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Violent crime fails to fall

20 April 2016

Jonathan Shepherd

The number of people in England and Wales injured in serious violence resulting in hospital treatment failed to fall for the first time in seven years, according to a University study.

The study by the Violence Research Group at Cardiff University estimates that 210,215 people attended an Emergency Department (ED) for treatment following violence in 2015, a similar number to those reporting injury in 2014.

This is the first year since 2008 that violence has showed no significant change.

Lead author of the study and Director of the University’s Violence Research Group Professor Jonathan Shepherd, said: "Our 2015 study found there was no significant change in the overall rate of violence in the 12 months ending 31st December 2015.

“After successive annual falls in overall levels of violence in England and Wales, this is the first time since 2008 violence in England and Wales serious enough to result in hospital treatment shows no real change.

“This finding is also consistent with the latest report from the Crime Survey for England and Wales (CSEW) which also found that rates of violent incidents were no different in the year ending September 2015, compared with the previous 12 months.

“It is possible that the long steady decline in violence in England and Wales has come to an end.”

Now in its 16th year, the annual study examines anonymous data from a scientific sample of 91 Emergency Departments, Minor Injury Units and Walk-in Centres in England and Wales. All are certified members of the National Violence Surveillance Network (NVSN).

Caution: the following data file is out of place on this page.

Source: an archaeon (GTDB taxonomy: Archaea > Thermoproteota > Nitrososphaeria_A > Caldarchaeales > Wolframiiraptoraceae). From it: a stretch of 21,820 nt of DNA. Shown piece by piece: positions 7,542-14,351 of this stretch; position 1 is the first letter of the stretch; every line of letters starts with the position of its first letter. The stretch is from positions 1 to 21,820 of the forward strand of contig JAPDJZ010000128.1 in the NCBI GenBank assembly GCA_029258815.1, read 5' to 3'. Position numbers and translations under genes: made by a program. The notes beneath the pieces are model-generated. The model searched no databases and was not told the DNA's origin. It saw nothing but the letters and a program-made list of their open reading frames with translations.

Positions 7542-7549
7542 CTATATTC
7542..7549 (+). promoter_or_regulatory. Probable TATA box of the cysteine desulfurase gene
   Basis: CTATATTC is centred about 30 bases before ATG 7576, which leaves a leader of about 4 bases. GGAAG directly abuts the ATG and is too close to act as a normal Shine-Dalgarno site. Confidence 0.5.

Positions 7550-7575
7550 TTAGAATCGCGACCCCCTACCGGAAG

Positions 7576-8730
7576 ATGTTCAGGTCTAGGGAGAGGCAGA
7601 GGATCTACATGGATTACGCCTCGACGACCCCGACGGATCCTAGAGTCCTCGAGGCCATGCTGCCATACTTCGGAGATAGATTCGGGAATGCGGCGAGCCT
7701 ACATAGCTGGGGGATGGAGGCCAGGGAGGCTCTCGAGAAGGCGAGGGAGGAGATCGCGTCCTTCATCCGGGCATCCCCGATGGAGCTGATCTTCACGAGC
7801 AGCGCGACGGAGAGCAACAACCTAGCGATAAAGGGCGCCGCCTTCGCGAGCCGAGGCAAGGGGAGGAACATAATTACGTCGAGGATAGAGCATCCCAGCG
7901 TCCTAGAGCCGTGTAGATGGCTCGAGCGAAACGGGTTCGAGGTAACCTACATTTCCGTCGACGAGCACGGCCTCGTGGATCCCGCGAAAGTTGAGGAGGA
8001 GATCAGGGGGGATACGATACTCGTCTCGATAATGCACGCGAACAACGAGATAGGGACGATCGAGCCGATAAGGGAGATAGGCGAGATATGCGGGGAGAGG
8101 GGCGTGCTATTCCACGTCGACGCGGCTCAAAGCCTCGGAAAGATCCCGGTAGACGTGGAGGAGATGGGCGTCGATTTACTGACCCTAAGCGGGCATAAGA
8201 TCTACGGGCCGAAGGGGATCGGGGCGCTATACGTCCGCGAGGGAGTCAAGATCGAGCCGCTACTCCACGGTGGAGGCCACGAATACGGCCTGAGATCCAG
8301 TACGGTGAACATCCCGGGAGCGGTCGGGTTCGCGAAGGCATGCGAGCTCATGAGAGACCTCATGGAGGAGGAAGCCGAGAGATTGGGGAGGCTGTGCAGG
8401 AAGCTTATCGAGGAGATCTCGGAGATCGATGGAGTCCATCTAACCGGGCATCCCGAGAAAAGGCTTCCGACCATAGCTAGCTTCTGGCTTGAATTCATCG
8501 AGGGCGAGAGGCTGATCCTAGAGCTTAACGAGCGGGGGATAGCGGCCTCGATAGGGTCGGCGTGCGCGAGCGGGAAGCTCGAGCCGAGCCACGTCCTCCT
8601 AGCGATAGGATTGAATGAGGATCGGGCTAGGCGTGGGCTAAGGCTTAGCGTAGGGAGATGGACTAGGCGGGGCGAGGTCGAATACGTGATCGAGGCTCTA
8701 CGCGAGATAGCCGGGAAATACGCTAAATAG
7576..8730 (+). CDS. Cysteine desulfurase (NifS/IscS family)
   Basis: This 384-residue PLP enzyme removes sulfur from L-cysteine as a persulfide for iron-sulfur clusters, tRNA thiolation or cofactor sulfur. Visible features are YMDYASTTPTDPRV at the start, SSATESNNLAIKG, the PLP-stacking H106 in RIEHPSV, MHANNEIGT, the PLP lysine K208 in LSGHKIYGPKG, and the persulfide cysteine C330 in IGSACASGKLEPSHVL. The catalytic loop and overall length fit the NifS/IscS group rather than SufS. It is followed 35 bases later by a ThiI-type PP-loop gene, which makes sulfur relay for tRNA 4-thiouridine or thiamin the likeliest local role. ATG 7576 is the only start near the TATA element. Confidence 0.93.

The study, which examines data by age and sex, found males were two-and-a-half times more likely than females to receive emergency treatment following injury in violence. This preponderance of males was apparent across all age groups.

In line with previous years, the study also found that those most at risk of violence-related injury remained males aged between 18-30 with violence-related ED attendance remaining most likely on a Saturday and Sunday and during the months of May, August and December.

Serious violence affecting children (0-10 years) decreased, continuing the substantial decrease reported in 2014 whilst violent injury affecting those aged 51 years and over increased by 8%.

Whilst the study does not examine the reasons for the apparent bottoming out of violence the report cites disinvestment in CCTV and crime analysis by Council and Police Forces as possible factors.

Professor Shepherd added: “Potential explanations for this trajectory include disinvestment by local authorities and police forces in real time CCTV monitoring and in crime analysis - often considered to be a "back room function”.

“Public health practitioners and policy makers responsible for tackling community violence in England and Wales need to take note and consider refreshing current violence prevention initiatives, especially if trends in 2016 are similar.”